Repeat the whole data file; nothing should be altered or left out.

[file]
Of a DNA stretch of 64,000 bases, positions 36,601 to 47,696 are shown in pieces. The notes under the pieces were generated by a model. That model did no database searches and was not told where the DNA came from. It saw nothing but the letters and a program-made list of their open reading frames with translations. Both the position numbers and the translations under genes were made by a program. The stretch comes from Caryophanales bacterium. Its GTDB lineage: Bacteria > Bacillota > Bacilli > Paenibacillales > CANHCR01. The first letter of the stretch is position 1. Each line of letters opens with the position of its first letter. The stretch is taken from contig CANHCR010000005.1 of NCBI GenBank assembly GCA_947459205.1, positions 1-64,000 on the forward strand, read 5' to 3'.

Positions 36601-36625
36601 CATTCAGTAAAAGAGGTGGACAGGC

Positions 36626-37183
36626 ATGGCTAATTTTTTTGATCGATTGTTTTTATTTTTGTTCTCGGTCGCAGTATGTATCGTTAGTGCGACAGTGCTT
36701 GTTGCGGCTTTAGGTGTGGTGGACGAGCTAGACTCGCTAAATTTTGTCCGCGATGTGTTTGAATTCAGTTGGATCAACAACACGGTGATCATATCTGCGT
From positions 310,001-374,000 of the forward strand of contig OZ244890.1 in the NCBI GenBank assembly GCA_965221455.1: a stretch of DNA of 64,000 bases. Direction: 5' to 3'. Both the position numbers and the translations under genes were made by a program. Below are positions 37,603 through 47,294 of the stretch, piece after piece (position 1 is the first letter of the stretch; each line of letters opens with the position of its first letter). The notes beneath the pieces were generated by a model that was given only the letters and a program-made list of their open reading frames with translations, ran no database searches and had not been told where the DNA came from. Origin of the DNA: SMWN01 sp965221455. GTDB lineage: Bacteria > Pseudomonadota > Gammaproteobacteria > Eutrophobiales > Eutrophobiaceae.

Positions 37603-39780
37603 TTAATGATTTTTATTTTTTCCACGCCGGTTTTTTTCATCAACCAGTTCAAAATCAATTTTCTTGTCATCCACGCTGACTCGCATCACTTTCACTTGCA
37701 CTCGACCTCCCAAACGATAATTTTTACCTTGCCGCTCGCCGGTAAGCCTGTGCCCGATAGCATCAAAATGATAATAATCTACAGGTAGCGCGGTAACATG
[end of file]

Of a DNA stretch of 64,000 bases, positions 36,601 to 47,696 are shown in pieces. The notes under the pieces were generated by a model. That model did no database searches and was not told where the DNA came from. It saw nothing but the letters and a program-made list of their open reading frames with translations. Both the position numbers and the translations under genes were made by a program. The stretch comes from Caryophanales bacterium. Its GTDB lineage: Bacteria > Bacillota > Bacilli > Paenibacillales > CANHCR01. The first letter of the stretch is position 1. Each line of letters opens with the position of its first letter. The stretch is taken from contig CANHCR010000005.1 of NCBI GenBank assembly GCA_947459205.1, positions 1-64,000 on the forward strand, read 5' to 3'.

Positions 36601-36625
36601 CATTCAGTAAAAGAGGTGGACAGGC

Positions 36626-37183
36626 ATGGCTAATTTTTTTGATCGATTGTTTTTATTTTTGTTCTCGGTCGCAGTATGTATCGTTAGTGCGACAGTGCTT
36701 GTTGCGGCTTTAGGTGTGGTGGACGAGCTAGACTCGCTAAATTTTGTCCGCGATGTGTTTGAATTCAGTTGGATCAACAACACGGTGATCATATCTGCGT
From positions 310,001-374,000 of the forward strand of contig OZ244890.1 in the NCBI GenBank assembly GCA_965221455.1: a stretch of DNA of 64,000 bases. Direction: 5' to 3'. Both the position numbers and the translations under genes were made by a program. Below are positions 37,603 through 47,294 of the stretch, piece after piece (position 1 is the first letter of the stretch; each line of letters opens with the position of its first letter). The notes beneath the pieces were generated by a model that was given only the letters and a program-made list of their open reading frames with translations, ran no database searches and had not been told where the DNA came from. Origin of the DNA: SMWN01 sp965221455. GTDB lineage: Bacteria > Pseudomonadota > Gammaproteobacteria > Eutrophobiales > Eutrophobiaceae.

Positions 37603-39780
37603 TTAATGATTTTTATTTTTTCCACGCCGGTTTTTTTCATCAACCAGTTCAAAATCAATTTTCTTGTCATCCACGCTGACTCGCATCACTTTCACTTGCA
37701 CTCGACCTCCCAAACGATAATTTTTACCTTGCCGCTCGCCGGTAAGCCTGTGCCCGATAGCATCAAAATGATAATAATCTACAGGTAGCGCGGTAACATG